Water: the life of the party

Water is such an everyday substance – you use water to wash, drink, make food; it is commonplace in our weather and rivers, and surrounds us in oceans. Its ubiquity is not only important for our environment: it is absolutely critical for life.

Water is simple and strong: two tiny, positive hydrogen atoms bonded to one big, fat, negative oxygen atom. This imbalanced charge sets up a strong dipole: oxygen hugs its electrons close, and the two hydrogens are pushed to be far more positive. This dipole makes water almost semi-structured, as the strongly positive side of one water molecule reaches for the strongly negative side of the next partner, and so on.

This endless dance is behind water’s entire approach to life.

Smooth operator

Water can operate as a liquid across a far wider range of temperatures than most molecules of its size. It happily insinuates itself between other polar molecules, allowing them to dissolve.

Water accepts other molecules, from behemoth proteins to miniscule chemicals, lubricating the party so the right molecules can meet and separate with minimum fuss.

But while molecules of all sizes are at home with water, the relationships differ wildly. Small, polar molecules interact with water almost as peers. But larger molecules often drape the water around themselves, kind of like a microscopic cape, or shell.

This dynamic, fluid medium, with its random motion and friendly attitude towards other polar molecules, is the medium in which life works.

More than a medium

But water is far more than a medium for life.

It accommodates additional protons (hydrogens without their electron) easily, for example making positive H3O+ ions. This is so commonplace that is has its own vocabulary: pH, influenced by acids and alkalis. These extra protons can be donated by other molecules, or on temporary loan from neighbouring water molecules. They often play walk-on roles in enzyme catalysis.

This flow of protons is behind life’s most intensive energy-capture processes. Whether it’s capturing energy from light or releasing energy from complex chemicals, all life exploits proton gradients.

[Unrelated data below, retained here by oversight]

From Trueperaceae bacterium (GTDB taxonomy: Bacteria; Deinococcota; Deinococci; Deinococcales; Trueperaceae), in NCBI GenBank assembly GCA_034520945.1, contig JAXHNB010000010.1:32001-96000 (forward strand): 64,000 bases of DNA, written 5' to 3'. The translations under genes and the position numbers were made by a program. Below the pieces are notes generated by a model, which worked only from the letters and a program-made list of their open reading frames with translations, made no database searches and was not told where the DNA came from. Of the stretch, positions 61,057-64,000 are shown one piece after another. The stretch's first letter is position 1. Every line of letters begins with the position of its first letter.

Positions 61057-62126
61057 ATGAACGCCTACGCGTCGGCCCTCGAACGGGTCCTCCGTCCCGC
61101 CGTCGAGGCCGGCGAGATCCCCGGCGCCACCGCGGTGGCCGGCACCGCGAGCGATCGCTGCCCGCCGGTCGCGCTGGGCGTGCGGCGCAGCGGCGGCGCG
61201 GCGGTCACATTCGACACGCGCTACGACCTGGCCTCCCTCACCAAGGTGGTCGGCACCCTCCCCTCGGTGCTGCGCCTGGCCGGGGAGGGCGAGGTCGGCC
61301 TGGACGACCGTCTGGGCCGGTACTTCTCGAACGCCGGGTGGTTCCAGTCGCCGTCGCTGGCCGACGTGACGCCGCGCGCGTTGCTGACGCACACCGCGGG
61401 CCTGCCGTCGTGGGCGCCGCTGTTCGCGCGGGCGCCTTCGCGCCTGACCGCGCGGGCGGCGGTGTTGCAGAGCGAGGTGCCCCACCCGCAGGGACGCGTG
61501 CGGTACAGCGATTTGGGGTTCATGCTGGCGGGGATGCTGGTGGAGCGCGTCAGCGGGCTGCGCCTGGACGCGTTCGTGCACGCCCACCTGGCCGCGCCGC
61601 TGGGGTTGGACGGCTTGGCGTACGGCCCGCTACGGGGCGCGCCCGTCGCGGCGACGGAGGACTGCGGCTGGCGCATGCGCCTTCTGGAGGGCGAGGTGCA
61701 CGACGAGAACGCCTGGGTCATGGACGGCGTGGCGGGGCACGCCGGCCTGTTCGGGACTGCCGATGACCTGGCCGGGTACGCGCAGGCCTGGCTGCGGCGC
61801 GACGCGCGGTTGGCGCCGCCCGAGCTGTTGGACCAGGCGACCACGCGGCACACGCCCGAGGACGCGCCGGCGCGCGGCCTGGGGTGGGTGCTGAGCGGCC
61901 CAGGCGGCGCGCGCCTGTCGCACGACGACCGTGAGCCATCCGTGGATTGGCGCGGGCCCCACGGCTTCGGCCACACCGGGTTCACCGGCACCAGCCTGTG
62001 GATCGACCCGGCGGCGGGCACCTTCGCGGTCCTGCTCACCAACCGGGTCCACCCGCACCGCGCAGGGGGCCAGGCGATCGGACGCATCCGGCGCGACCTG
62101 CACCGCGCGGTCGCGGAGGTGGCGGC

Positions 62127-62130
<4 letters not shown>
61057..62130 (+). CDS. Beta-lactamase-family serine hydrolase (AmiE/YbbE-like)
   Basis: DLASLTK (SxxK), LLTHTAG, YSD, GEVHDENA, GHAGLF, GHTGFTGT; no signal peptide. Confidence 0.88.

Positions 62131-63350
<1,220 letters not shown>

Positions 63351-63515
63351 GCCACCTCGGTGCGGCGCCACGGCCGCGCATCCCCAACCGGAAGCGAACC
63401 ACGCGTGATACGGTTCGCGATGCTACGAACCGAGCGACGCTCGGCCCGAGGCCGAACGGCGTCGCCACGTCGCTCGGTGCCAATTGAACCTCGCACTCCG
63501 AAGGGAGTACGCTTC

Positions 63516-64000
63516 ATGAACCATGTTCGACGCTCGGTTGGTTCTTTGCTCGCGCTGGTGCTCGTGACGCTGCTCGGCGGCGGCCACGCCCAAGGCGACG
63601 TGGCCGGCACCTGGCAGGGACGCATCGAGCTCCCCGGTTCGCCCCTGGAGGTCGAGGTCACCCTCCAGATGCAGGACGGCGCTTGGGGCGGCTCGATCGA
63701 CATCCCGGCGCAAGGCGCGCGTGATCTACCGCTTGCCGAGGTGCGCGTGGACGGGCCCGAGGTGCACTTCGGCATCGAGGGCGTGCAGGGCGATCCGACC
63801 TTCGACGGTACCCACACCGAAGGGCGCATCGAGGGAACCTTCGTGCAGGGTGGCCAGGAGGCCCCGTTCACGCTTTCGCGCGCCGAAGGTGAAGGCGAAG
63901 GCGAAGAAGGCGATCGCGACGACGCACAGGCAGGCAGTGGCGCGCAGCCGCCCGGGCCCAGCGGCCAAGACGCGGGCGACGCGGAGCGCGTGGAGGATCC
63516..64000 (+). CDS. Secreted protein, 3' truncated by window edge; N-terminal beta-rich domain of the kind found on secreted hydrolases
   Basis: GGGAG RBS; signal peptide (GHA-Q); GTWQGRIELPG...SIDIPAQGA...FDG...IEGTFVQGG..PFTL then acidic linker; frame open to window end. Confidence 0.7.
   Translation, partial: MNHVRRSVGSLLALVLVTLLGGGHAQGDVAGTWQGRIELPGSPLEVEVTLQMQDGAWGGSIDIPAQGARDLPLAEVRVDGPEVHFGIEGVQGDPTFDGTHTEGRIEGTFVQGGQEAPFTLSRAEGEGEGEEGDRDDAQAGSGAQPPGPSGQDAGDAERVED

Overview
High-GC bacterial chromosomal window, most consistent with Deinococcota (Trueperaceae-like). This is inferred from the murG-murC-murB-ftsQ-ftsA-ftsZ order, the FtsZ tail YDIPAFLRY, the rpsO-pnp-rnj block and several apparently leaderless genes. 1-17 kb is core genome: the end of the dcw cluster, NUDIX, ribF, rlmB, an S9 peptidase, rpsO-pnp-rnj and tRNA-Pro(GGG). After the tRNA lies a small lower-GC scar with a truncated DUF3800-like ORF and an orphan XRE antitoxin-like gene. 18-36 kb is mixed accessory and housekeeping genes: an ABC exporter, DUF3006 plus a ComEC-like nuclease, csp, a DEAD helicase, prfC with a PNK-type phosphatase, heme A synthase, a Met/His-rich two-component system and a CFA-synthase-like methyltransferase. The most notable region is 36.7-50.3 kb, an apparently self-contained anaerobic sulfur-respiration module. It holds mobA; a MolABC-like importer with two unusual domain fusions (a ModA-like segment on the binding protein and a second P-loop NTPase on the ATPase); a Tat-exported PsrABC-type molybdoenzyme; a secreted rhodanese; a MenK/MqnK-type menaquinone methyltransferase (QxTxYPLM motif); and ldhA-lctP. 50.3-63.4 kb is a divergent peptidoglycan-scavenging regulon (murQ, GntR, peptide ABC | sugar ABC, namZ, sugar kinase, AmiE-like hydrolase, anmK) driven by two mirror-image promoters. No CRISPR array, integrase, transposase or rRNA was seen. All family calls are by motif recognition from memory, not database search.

The mysterious movement of protons

Both bacterial cells and the organelles of more complex organisms have membranes that are impermeable to proton movement. By way of specialised proteins inside the cell, they use light or chemical energy to achieve a net movement of protons from one side of the membrane to another.

Protons present mainly in the form of H3O+ on each side. But exactly how one side loses a proton and the other side gains one is only partially understood – it may well involve complex, quantum chemistry. The process ultimately leads to a higher concentration of H+ ‘inside’ the cell or organelle.

At some point, ‘gatekeeper’ proteins release the protons out of the cell, often in equally mysterious ways, and harnessing the energy produced to perform actions. Intriguingly, in bacteria these gatekeepers include the flagella complex: a massive ‘tail’ that acts as a whip-like propeller to move the bacteria along. Other, less exotic but still fearsomely complex schemes make ATP, the energy currency of the cell.

The net movement and release of protons – stored as types of H+ ions on either side of a membrane – is the ultimate coupling that produces the vast majority of energy powering life on this planet. In both bacteria and organelles, proton pressure powers the creation of ATP (another ‘molecule of Christmas’).

Water in EMBL-EBI’s chemical biology resources

Find more information about water in EMBL-EBI data services.

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